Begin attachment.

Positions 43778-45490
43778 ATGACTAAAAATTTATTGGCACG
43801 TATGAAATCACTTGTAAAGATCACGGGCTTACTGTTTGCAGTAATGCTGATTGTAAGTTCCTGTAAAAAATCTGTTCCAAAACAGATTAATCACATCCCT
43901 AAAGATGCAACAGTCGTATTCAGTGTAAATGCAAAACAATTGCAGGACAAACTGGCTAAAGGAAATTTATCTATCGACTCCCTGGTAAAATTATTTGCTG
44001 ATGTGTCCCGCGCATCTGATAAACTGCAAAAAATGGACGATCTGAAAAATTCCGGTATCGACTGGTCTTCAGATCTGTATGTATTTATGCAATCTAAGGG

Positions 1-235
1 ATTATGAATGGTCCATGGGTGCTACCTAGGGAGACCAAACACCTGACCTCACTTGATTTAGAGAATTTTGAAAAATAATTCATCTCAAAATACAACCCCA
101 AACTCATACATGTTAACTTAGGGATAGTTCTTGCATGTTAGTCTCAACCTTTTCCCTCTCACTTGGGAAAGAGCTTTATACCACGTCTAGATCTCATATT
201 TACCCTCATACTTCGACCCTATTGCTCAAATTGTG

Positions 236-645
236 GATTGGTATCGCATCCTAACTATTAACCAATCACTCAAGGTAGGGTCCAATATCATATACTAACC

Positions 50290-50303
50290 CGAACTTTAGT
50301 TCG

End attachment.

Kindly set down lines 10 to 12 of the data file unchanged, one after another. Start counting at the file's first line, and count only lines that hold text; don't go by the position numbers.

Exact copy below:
Positions 236-645
236 GATTGGTATCGCATCCTAACTATTAACCAATCACTCAAGGTAGGGTCCAATATCATATACTAACC

Positions 50290-50303